Not many of us enjoy a challenge. Not many of us embrace unfamiliar territory. Many of us are creatures of habit and find security staying in our comfort zone. Yet, as adults when we do encounter challenges, we work through them because we have been “trained” to be strong. We are experienced learners, and have a repertoire of STRATEGIES to help us conquer those challenges. We are adults. But that doesn’t always make it easy. Even for us. We make mistakes, we learn from them, and we still make more mistakes. But it gets easier, right?
Now think about your young readers. At the age of 5, 6, 7 they are expected to identify letter names, learn their sounds, and are soon introduced to letter combinations that don’t always follow the “rules”. For them, this is all new territory. They know they HAVE to learn to read words because the adults tell them they must. But, it’s HARD!
Soon, they learn that several written words create a sentence. With training, those string of words create meaning. Then to top it all off, they have to synthesize what they learned and write their own words to share complete thoughts and ideas with others! And…they make mistakes…lots of them. Yet they continue to learn STRATEGIES to avoid making those same mistakes, just like we have as adults. What a beautiful process, don’t you think?
We are always looking for effective methods to help our students identify spelling patterns as they encounter unfamiliar words in their text. We do our best to incorporate hands-on activities, crafts, rhyme, song and even dance to help our little ones learn to read and write. We want them to develop a repertoire of STRATEGIES to help them identify letter sounds, recognize their oh-so-confusing combinations and the meaning behind the words they create. All while instilling a LOVE of reading.
Teaching phonics is an art! Give yourself a pat on the back. You deserve it!
What I’ve learned:
For the last ten years, I have spent my time in the primary classroom teaching children to read and write. In those years, I have worked with many different anthologies, methods and teaching frameworks. I have also developed my own tricks of the trade along the way. Today I would like to share with you a color–coded phonics STRATEGY that I like to call Gumball Phonics™. Take a look:
As a primary teacher, it all began with our reading strategy friend, Chunky Monkey. Yes, he is one of our beanie baby Reading friends. I’m sure you have heard of him. His belly is big and round and shaped like…you guessed it; a big gumball! He is famous for locating “word chunks” to help him read. But, I bet you didn’t know that he is a big fan of gumballs! He is a fan of every color. In fact, he chooses a different color gumball to help him with difficult word chunks that he is learning. 😉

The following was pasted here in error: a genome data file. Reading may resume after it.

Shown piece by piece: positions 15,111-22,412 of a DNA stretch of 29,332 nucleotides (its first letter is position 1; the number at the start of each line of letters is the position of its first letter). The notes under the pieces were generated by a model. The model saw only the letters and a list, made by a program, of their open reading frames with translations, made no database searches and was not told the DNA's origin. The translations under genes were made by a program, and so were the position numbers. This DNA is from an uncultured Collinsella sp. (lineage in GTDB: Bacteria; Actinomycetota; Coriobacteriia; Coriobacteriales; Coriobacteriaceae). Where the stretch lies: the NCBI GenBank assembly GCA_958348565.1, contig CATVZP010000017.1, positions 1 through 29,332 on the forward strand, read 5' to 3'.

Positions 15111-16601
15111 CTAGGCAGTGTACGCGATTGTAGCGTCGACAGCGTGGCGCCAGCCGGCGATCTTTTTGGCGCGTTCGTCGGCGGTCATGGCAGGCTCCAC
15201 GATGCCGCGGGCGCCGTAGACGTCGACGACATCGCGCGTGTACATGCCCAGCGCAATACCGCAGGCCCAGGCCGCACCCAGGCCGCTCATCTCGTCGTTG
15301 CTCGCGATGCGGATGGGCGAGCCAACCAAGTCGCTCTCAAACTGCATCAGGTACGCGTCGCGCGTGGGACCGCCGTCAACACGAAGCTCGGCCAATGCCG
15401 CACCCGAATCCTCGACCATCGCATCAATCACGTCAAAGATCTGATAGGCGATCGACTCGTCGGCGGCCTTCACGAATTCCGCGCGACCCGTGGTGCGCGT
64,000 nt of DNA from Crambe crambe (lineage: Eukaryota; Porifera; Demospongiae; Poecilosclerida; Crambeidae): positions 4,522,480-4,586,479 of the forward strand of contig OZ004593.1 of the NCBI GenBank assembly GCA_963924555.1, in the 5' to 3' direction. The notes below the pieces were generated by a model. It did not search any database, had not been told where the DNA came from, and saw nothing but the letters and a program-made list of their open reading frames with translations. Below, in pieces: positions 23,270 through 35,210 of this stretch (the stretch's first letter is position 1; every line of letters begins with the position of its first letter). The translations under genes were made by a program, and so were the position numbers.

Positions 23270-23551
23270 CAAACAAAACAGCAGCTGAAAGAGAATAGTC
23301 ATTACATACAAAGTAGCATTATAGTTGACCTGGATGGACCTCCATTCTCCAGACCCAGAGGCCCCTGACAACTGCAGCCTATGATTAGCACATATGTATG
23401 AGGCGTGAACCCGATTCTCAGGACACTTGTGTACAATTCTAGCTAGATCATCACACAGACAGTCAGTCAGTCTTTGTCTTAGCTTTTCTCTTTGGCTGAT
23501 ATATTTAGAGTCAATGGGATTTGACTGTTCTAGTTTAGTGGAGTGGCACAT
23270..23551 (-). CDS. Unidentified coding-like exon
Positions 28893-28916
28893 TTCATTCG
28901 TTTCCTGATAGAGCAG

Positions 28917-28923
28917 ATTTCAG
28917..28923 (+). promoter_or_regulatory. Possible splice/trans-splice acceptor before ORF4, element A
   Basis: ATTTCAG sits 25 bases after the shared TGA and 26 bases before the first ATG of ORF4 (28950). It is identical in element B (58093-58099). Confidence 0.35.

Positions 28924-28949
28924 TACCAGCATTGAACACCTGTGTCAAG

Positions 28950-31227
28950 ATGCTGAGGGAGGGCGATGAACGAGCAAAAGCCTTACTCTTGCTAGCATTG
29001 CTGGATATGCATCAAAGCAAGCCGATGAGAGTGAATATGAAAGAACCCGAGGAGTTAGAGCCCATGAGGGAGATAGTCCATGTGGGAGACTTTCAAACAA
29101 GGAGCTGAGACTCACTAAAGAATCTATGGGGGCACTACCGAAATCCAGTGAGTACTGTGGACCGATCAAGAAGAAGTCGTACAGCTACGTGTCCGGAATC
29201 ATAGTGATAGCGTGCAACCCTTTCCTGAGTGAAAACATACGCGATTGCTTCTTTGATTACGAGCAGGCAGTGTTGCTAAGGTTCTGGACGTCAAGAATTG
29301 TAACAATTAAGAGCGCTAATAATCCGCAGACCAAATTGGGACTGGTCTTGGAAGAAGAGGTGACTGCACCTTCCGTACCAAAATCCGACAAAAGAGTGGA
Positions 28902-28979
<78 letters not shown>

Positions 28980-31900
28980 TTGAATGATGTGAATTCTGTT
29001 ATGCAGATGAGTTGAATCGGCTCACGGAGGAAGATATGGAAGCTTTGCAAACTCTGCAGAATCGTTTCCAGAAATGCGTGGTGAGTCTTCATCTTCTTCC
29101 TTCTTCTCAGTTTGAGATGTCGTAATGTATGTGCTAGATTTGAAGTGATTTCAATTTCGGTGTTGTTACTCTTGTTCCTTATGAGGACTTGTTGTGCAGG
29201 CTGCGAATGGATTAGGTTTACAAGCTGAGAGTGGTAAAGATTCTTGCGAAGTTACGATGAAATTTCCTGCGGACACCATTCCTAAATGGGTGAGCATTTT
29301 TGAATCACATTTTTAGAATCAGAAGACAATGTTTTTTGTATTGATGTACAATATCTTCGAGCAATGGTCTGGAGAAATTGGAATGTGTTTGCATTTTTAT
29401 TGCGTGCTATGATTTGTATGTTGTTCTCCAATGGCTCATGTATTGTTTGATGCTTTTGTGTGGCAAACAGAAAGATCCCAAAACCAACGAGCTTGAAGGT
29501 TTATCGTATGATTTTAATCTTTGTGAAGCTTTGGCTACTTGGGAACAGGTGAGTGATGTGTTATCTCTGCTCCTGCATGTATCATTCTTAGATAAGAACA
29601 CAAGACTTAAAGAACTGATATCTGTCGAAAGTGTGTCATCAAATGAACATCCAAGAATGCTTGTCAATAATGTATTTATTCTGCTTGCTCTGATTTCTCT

This fun color–coded phonics approach will help your students visually discriminate between the various phonics and spelling patterns found in new words. Not only will this color-coding system make your students better readers, you will find they apply these same strategies when writing (without being asked)!
Another benefit to using Gumball Phonics™ is that it can be aligned with any phonics or basal program!
Let’s take a look at how it can be used in the classroom:
Independent Reading / Read to Self
I love to disguise Read To Self as Word Study. One effective strategy to incorporate into your classroom is to encourage your students to look for spelling patterns in the their self-selected books. This gives them an opportunity to decode new words with a specific spelling pattern that might not be on their assigned word list.
We also use decodable readers which contain a collection of words that focus on ONE spelling pattern. Notice how in the photograph above, one reader is hunting for words with the /wh/ spelling pattern. Her words are color-coded to include green “gumballs” to identify this digraph.
My students collect words with a specific phonics pattern in their “Gumballs Collection“. I use this resource as a supplement to the Read to Self center as well as during Reader’s Workshop as disguised word work. I assign my differentiated word study groups with a decodable reader to hunt for the word chunks that we are currently working on in our small groups.
The kids love to add to their collection of “gumballs”. After they have met the desired number of words on each page they earn a gumball for their gumball machine. Super fun, right?!?!
I almost forgot!
If you look closely, you will notice that we use those popular library leveling labels as tab dividers for each “gumball” page. My kids love seeing a new page added to their collection each time I introduce a new phonics skill. You’re going to have to hand-write them. Which can use up a TON of stickers. But I found them for only $1.70 with 1,000 per pack! A small price to pay for driving the point home to our little readers! Not only does it look awesome, but the kiddos will love seeing the collection of their gumballs (tab dividers) grow as you introduce them.
Above all, I would love for you to try out the color–coded Gumball Phonics™ approach with your students.
I have found great success using this approach during my literacy lessons. So much so, that I want to share it with everyone! If you would like to download the FREE bookmark to help you get started using this fun phonics approach in your own classroom, click HERE!